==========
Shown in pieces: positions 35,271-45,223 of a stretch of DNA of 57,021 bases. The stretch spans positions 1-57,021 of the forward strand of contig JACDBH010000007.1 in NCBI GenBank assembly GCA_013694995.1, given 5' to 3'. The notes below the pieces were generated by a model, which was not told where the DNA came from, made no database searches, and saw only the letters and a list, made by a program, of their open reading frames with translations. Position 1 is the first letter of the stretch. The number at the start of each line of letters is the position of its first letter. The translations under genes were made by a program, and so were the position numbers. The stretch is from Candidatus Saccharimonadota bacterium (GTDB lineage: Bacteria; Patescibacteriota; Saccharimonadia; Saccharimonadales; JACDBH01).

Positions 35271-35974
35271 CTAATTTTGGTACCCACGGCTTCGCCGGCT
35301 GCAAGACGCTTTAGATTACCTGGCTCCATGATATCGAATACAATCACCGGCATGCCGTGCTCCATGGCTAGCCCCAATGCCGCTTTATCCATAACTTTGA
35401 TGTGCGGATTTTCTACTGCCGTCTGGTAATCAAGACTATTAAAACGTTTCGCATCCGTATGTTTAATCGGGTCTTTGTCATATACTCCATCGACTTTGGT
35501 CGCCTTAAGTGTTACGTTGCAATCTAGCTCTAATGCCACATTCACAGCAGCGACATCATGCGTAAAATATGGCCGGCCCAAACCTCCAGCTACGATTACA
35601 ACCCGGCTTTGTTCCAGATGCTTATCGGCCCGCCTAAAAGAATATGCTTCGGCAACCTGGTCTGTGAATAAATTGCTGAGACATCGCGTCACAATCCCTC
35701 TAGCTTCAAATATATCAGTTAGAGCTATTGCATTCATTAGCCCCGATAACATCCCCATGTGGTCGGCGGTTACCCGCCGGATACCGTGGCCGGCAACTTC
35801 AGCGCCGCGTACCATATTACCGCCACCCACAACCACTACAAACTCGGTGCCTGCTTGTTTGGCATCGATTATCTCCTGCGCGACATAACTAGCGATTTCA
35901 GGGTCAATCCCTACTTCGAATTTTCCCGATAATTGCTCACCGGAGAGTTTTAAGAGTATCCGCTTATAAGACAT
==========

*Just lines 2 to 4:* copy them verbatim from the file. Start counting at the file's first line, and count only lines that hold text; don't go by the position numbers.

Positions 35271-35974
35271 CTAATTTTGGTACCCACGGCTTCGCCGGCT
35301 GCAAGACGCTTTAGATTACCTGGCTCCATGATATCGAATACAATCACCGGCATGCCGTGCTCCATGGCTAGCCCCAATGCCGCTTTATCCATAACTTTGA